BANGALORE • India-based IT services firm Infosys says it plans to hire 10,000 Americans in the next two years, following criticism from the Trump administration that the company and other outsourcing firms are unfairly taking jobs away from US workers.
Infosys, which employs about 200,000 people around the world, will expand its local hiring in the United States while adding four hubs to research technologies such as artificial intelligence and machine learning.
The first location will open in Indiana in August and is expected to create 2,000 jobs for American workers by 2021, the company said.
The moves come after India's outsourcing firms drew flak for allegedly displacing American workers with employees from overseas.
Last month, President Donald Trump signed an executive order aimed at overhauling the work-visa programmes that Infosys and other firms use to allow overseas workers to enter the US.
"In the fast-changing world of today, we need the ability to be local. We need to be trusted by our customers as being local," said chief executive officer Vishal Sikka in an interview from Indiana. "To work with a mix of global and local talent is absolutely the right thing to do."
PROS AND CONS
This is positive in one aspect and negative in another: Increasing local hiring is important for Indian IT firms to retain ongoing projects in the US, as well as secure new ones. The downside is that the costs will rise.
MR URMIL SHAH, Mumbai-based analyst at IDBI Capital Market Services.
The US administration has taken several steps to reform the work- visa programmes that outsourcers have used to bring workers from overseas into the US.
Last month, the Justice Department warned employers applying for the visas not to discriminate against US workers, while the Citizenship and Immigration Services agency issued a memo laying out new measures to combat what it called "fraud and abuse".
In signing the executive order, Mr Trump said there had been "widespread abuse" and directed federal agencies to find ways to reorient the programme.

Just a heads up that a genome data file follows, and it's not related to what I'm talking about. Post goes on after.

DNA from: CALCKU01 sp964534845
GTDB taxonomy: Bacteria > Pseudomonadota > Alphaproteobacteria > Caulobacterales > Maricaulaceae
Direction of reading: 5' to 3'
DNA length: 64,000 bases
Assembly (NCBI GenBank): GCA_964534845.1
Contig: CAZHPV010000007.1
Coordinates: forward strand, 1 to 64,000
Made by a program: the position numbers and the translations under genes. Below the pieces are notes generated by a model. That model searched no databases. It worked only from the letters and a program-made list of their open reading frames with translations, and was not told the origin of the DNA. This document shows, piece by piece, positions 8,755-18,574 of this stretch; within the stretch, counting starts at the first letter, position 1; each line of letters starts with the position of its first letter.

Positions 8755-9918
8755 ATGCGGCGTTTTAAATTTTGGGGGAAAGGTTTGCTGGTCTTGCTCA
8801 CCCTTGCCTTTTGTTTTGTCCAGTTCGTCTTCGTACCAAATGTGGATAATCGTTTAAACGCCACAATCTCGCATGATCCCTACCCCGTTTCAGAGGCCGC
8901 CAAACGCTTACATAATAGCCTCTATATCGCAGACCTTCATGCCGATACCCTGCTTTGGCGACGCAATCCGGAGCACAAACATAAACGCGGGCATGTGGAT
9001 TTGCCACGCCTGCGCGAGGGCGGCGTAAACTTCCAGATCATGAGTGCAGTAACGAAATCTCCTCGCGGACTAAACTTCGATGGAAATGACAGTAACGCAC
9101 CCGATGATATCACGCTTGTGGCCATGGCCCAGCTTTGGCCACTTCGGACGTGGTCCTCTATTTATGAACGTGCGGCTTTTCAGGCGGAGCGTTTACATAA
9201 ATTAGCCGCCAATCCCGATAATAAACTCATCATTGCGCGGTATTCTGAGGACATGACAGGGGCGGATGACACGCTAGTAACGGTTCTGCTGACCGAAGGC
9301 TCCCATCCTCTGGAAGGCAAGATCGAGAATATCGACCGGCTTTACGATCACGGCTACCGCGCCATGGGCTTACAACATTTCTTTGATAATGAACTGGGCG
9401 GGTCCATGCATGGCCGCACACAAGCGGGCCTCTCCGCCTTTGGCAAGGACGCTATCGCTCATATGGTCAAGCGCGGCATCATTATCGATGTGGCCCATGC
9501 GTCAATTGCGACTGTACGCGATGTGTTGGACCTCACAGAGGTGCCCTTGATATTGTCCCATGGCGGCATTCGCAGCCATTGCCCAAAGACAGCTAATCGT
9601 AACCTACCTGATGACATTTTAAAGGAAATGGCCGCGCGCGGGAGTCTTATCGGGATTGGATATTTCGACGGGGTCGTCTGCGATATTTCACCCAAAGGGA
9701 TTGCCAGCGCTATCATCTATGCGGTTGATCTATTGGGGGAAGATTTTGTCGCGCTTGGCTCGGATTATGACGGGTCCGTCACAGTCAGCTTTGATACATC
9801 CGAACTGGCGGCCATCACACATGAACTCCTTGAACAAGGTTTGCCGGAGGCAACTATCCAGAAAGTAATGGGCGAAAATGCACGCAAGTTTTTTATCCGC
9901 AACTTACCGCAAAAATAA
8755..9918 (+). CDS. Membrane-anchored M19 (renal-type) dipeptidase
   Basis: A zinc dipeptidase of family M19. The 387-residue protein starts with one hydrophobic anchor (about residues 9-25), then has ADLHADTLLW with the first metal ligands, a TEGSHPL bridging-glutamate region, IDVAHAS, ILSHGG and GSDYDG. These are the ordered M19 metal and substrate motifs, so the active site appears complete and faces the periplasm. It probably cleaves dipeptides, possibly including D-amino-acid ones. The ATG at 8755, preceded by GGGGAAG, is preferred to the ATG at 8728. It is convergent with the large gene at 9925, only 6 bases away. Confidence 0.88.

In that context, Infosys' hiring may be a useful move politically, even if it increases labour costs in the US.
"This is positive in one aspect and negative in another: Increasing local hiring is important for Indian IT firms to retain ongoing projects in the US, as well as secure new ones. The downside is that the costs will rise," said Mr Urmil Shah, Mumbai- based analyst at IDBI Capital Market Services.
Mr Sikka has come under particular pressure. The Trump administration's clampdown has hit his company's stock. In addition, a group of Infosys founders publicly accused the board of corporate governance violations and questioned hefty pay raises given to Mr Sikka and his deputy.
Mr Sikka, a former SAP SE executive, took the helm of India's No. 2 technology services provider almost three years ago with a mandate to remake the company's business model.
Indian outsourcing firms have said that they need to hire foreign workers in part because the US has a shortage of qualified employees.
Yet Mr Sikka says that is something Infosys can overcome.
"We are not only hiring computer science specialists but also engineers with software development aptitude and potential who we will train and prepare," he said in the interview.